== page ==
1. Not finding help here? Sign up for a free 30min tutor trial with Chegg Tutors
    Dismiss Notice
Dismiss Notice
Join Physics Forums Today!
The friendliest, high quality science and math community on the planet! Everyone who loves science is here!

Momentun And Collisions

  1. Jul 22, 2003 #1

    sb

    User Avatar

    1. An experiment is performd in a physics laboratory to find the mass of a stationary particle, B. A proton, A, of mass 1.7 x 10^-27 kg, travelling at 4.0 x 10^6 m/s, strike B and bounces straight back at a speed of 2.0 x 10^6 m/s. If B moves ahead at 1.0 x 10^6 m/s. calculate B's mass

    2. Two, studends, C and D, are facing each other on "friction-less" roller skates. C has a mass of 80kg and D has a mass of 50kg. Now they push each other and D acquires a velocity of 4.4m/s [W]. What velocity does C acquire?
     
  2. jcsd
  3. Jul 22, 2003 #2
    Hi sb,
    could you please tell us what you have got so far, and where you are stuck.
     
  4. Jul 22, 2003 #3

    sb

    User Avatar

    ummmm i am very very very confused. Plz kindly show me how u wud go about solving this question. It wud be very helpful and appreciated and i will be very thankful.
     
  5. Jul 22, 2003 #4

    Tom Mattson

    User Avatar
    Staff Emeritus
    Science Advisor
    Gold Member

    Sorry, but that is not the policy of this Forum. I placed a note at the top of the Homework Help Forum called Read This Before Posting. Please do read it. :smile:

    Actually, it would most likely not be helpful to you at all. If we simply show you how to do the problem, then you really aren't learning anything.

    You should have learned about the law of conservation of momentum in your class. Come on, give these a shot. At least try to set them up. They really are very easy problems.
     
  6. Jul 22, 2003 #5

    sb

    User Avatar

    atlest give me a clue sir...
     
  7. Jul 23, 2003 #6

    HallsofIvy

    User Avatar
    Staff Emeritus
    Science Advisor

    Okay, here's clue: look up the definition of "momentum" and the law of "conservation of momentum" in your text book

    Calculate the momentum of each particle, before and after the collision and post them here. Then we will be able to help you further.
     
  8. Jul 23, 2003 #7

    Doc

    User Avatar

    Unless this guy has posted in another thread, I can't say he is even using a textbook (even though it is in homework help). We seem to assume all of the time that these people are students. He might not be. I post here, I'm not a student. Hell, someday I might even post a question!
     
  9. Jul 23, 2003 #8

    Tom Mattson

    User Avatar
    Staff Emeritus
    Science Advisor
    Gold Member

    OK, then he can look up "conservation of momentum" up in HyperPhysics, one of the many helpful resources I posted at the top of the Homework Help Forum.

    OK, but if you post it in my Forum, then you had better show your work first. :smile:
     
  10. Jul 23, 2003 #9

    sb

    User Avatar

    One kg of fat is equivalent to about 30 MJ of energy. The efficiency of converting fat to mechanical energu is about 20%.
    a. Suppose you lift a mass of 12kg 2.0m vertically, 500 times how much work do you do? (Assume that the work done by mass on you is disepated as heat to the surroundings).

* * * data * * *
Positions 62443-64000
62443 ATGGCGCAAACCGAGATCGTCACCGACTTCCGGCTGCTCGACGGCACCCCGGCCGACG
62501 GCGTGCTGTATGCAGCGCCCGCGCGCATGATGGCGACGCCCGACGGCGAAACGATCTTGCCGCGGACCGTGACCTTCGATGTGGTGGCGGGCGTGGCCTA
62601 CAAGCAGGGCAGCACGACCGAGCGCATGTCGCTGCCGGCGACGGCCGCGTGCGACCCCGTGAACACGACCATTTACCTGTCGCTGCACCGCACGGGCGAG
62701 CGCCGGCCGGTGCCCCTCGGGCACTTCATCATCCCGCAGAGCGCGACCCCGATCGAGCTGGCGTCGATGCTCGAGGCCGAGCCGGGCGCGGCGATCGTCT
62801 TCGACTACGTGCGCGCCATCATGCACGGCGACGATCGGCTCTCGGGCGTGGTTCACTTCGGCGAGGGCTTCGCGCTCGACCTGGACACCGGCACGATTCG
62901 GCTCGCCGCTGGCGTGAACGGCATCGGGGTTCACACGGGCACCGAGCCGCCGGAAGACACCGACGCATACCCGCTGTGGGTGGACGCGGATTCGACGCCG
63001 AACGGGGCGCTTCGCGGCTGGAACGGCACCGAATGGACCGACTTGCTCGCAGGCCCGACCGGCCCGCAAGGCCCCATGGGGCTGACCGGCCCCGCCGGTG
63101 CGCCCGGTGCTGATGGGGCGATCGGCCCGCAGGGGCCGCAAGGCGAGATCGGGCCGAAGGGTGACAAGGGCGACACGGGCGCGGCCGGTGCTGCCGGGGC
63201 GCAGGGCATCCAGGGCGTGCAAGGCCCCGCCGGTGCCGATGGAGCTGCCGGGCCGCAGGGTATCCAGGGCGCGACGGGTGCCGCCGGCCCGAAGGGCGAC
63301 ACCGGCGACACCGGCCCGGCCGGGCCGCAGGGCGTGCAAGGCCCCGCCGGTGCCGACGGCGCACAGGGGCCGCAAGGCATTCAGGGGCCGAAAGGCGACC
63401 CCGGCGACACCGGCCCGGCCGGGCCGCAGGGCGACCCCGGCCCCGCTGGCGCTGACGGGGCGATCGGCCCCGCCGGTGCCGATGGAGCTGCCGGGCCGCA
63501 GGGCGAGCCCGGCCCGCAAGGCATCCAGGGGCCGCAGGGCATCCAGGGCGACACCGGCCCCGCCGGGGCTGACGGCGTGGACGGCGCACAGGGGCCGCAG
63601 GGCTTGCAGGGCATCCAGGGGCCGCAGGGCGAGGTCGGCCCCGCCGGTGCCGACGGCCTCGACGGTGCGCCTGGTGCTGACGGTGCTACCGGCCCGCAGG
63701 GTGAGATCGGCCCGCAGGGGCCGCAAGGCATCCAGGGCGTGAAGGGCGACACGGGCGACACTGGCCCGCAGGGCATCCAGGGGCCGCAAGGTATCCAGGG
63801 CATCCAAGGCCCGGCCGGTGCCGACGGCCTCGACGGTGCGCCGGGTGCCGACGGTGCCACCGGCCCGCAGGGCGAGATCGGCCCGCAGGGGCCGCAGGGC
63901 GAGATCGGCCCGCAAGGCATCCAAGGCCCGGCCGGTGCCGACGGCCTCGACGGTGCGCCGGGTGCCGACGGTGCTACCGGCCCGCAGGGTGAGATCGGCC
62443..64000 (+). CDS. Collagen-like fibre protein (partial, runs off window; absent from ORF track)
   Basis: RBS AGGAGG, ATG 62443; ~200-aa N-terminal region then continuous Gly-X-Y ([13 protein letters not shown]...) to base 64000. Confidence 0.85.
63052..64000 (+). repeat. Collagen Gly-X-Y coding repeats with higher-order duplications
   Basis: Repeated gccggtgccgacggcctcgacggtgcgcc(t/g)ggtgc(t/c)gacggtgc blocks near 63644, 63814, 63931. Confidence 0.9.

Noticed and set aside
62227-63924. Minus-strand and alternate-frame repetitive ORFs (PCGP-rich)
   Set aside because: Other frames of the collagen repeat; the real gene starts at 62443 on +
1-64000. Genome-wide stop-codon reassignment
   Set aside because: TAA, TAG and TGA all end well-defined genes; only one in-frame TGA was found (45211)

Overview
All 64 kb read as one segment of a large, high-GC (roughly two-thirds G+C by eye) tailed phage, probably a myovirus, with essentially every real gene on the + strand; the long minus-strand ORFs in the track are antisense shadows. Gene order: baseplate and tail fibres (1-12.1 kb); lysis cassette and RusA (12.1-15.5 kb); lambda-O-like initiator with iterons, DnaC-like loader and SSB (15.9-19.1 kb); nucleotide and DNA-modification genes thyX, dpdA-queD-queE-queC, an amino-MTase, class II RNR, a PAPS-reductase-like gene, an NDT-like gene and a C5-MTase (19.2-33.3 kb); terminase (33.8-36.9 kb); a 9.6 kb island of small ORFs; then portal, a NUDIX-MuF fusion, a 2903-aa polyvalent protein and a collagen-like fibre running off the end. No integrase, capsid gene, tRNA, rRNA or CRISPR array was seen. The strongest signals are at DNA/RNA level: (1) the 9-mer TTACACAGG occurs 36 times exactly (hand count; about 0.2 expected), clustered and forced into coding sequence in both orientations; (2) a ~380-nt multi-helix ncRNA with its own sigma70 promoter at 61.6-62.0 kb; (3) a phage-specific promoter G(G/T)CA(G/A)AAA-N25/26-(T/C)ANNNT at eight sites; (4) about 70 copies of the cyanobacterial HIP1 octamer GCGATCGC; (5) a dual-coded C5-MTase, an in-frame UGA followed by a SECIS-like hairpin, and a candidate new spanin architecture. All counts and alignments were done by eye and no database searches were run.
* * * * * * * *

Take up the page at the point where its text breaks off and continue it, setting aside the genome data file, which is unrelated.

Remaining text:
b. If asll the enery used to do the work comes from "burning" fat, how much fat is used up by the expercise

    This is what I did:
    1kg = 30MJ
    percentage efficinecy = 20%
    m = 12kg
    delta d= 2.0m
    w=?

    1kg = 1,000,000J
    12kg = 12,000,000J
    E = 12,000,000J
    IMA = 12,000,000J

    potencial efficiency = (AMA/IMA) * 100%
    20% = (AMA/12,000,000) * 100
    AMA = (20/100) * 12,0000
    AMA = 24000J

    FBD Diagam

    Eg = mgh
    Eg = (12kg)(9.8m/s^2 [D])(2.0)
    Eg = 235.2N

    Answers for this problem given at the end of the book are
    a. 1.2x10^2 kJ
    b. 20g
     
  11. Jul 23, 2003 #10

    sb

    User Avatar

    sorry about that message above, clicked the wrong button, thanks a lot for all your help
     
  12. Jul 23, 2003 #11

    Doc

    User Avatar

    That's the thing though. I suspect that MOST of the people that could answer the type of question I would ask hang out here. That includes YOU Tom. The type of question I would ask would most likely concern the type of problem where I couldn't show any work at all. That would be my point in asking. I agree with the policy of showing your work but sometimes it is not possible. Kind of a catch 22. I guess I won't expect much. Too bad, considering the seemingly high level of intelligence in here.
     
  13. Jul 24, 2003 #12

    HallsofIvy

    User Avatar
    Staff Emeritus
    Science Advisor

    Doc said

    Have you considered posting such questions in the "mathematics" and "physics" sections rather than the "Homework Help" section?
     
  14. Jul 24, 2003 #13

    Tom Mattson

    User Avatar
    Staff Emeritus
    Science Advisor
    Gold Member

    It is always possible.

    If a student has studied and absorbed the material to any extent, he will at least have an incling as to the starting point of the problem. Homework problems are not designed to be masochistic. Certainly they are meant to be met with some strain, but they can all be done with some effort.
     
Know someone interested in this topic? Share this thread via Reddit, Google+, Twitter, or Facebook

Have something to add?



Similar Discussions: Momentun And Collisions
  1. Angular momentun (Replies: 1)

Loading...